In addition to learning about different species of bees and plants, Boquete Bees is also home to a butterfly house. This enclosed wonderland has over 30 different species of butterflies native to the area. Part of your tour will go through the Butterfly house and you will get to learn a lot about these beautiful pollinators. Our favorite were the glasswinged and the stunning Blue Mophos. Having a strong foundation of knowledge of local species of butterflies makes spotting them on your nature hikes much more accessible. We spent over an hour watching them flit around and asking both Johnny and Emily all of our questions.
After touring the property and learning about bees, plants and butterflies, you end your tour with a honey tasting. With over 18 different types of honey, Boquete Bees will indulge your sweet tooth. Our kids loved the creamed honey that comes from one tree in the area. We had never tried anything like it before. It reminded us of a white creamy (better) version of Nutella. Other popular types of honey we tried were lavender, chocolate and one from a high altitude area. For the adults, we enjoyed a unique honey liquor which was outstanding. For coffee lovers, you can roast and taste the coffee grown on the farm. All of their products are for sale in their shop and make a nice souvenir or gift. Emily ups the ante by selling several wonderfully illustrated children’s books that she’s written about bees and butterflies. If we had space, our kids would have loved to buy them all! Boquete Bees is a must visit if you are visiting Boquete, Panama with kids. Visits are by appointment only and all of the information can be found on their website. They do accept major credit cards. The farm is approximately 25 minutes from town.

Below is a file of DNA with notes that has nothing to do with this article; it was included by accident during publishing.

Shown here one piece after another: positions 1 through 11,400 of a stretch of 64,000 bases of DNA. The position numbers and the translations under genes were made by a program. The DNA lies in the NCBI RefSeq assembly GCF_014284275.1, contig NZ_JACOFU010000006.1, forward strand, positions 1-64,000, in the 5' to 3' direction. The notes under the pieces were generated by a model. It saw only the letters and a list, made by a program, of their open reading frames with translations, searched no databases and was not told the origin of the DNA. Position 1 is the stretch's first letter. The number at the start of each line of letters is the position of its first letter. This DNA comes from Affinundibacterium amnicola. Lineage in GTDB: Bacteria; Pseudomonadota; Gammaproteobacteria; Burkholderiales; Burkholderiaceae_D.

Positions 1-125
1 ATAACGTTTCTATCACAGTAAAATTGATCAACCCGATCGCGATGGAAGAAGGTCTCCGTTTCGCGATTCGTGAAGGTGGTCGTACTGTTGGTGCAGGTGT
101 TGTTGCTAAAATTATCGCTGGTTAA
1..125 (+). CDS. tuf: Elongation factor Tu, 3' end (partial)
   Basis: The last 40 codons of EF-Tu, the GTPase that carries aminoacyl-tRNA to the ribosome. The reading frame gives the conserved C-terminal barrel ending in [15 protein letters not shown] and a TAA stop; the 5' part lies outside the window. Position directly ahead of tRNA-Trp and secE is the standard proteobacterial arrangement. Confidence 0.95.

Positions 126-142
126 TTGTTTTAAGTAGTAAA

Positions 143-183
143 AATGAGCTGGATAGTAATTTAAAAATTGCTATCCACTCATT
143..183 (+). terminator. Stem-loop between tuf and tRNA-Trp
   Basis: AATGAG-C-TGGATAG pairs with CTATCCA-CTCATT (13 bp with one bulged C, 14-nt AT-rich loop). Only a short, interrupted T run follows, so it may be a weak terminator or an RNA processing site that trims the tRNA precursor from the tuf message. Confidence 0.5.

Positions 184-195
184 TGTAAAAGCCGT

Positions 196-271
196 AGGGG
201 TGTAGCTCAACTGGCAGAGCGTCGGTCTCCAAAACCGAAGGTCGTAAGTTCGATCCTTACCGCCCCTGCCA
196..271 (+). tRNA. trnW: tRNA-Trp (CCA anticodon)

Hike the Pipeline Trail
There are a variety of hiking options in the area of Boquete. The primary hike that is accessible to little adventurers is the Pipeline Trail. Weather permitting, this is a great hike for children 5yo and older; we used a carrier for our 3yo. It is an out and back trail that takes you through a beautiful forest, multiple streams, and to a waterfall at the end. The trail took us about four hours with a stop for a picnic lunch. The trail gets its name from the water pipeline that was installed to provide fresh water to the area of Boquete.
When you use Waze or Google Maps it will take you to an intersection with a bus stop and what looks like a driveway. Park your car next to the bus stop (be sure to take your valuables) and then walk up the driveway. When you get to the top of the driveway you will be greeted by the local residents’ dogs, Mono (Spanish for “monkey”); as you can see below, he’s pretty fierce! You will need to pay the entrance fee so make sure to have cash (approximately $4 per person).